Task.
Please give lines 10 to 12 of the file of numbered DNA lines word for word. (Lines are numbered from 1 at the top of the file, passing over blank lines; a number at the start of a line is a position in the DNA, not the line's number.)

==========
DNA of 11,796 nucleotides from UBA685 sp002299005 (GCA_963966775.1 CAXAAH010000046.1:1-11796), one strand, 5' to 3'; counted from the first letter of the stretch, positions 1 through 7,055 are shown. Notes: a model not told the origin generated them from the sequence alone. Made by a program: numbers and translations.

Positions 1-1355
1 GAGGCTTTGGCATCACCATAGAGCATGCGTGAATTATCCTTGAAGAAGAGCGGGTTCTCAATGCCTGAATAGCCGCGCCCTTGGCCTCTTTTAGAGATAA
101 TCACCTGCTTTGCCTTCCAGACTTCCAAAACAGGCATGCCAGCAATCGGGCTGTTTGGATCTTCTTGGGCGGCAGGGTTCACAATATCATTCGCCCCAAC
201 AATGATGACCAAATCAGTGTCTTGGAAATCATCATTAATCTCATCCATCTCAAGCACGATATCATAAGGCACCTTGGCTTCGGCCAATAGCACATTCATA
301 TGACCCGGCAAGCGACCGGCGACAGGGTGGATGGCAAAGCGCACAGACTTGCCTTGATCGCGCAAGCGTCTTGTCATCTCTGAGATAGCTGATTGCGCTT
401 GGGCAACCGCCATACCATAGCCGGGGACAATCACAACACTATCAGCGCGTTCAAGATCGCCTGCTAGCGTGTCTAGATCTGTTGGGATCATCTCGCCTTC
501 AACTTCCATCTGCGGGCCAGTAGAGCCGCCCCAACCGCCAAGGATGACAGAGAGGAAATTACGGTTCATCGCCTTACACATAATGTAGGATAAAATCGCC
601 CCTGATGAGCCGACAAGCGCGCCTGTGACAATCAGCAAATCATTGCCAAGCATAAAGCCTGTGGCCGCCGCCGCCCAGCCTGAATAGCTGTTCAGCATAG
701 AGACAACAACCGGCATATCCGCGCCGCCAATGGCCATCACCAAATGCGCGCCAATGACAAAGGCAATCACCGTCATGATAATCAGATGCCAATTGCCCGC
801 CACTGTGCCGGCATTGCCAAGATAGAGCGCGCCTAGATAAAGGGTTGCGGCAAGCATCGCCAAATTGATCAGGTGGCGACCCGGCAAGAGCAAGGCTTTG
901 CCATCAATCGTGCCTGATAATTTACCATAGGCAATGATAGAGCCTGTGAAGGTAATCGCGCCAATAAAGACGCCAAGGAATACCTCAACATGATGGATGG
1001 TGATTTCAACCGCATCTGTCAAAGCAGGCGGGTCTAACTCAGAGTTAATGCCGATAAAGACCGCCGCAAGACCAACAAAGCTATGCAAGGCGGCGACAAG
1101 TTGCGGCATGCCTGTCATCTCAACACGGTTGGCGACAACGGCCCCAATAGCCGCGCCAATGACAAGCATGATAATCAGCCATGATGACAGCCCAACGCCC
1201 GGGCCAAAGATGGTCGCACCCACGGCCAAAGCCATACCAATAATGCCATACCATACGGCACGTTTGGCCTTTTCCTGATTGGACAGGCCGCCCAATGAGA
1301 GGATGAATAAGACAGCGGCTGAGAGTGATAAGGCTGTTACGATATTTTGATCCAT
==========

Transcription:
701 AGACAACAACCGGCATATCCGCGCCGCCAATGGCCATCACCAAATGCGCGCCAATGACAAAGGCAATCACCGTCATGATAATCAGATGCCAATTGCCCGC
801 CACTGTGCCGGCATTGCCAAGATAGAGCGCGCCTAGATAAAGGGTTGCGGCAAGCATCGCCAAATTGATCAGGTGGCGACCCGGCAAGAGCAAGGCTTTG
901 CCATCAATCGTGCCTGATAATTTACCATAGGCAATGATAGAGCCTGTGAAGGTAATCGCGCCAATAAAGACGCCAAGGAATACCTCAACATGATGGATGG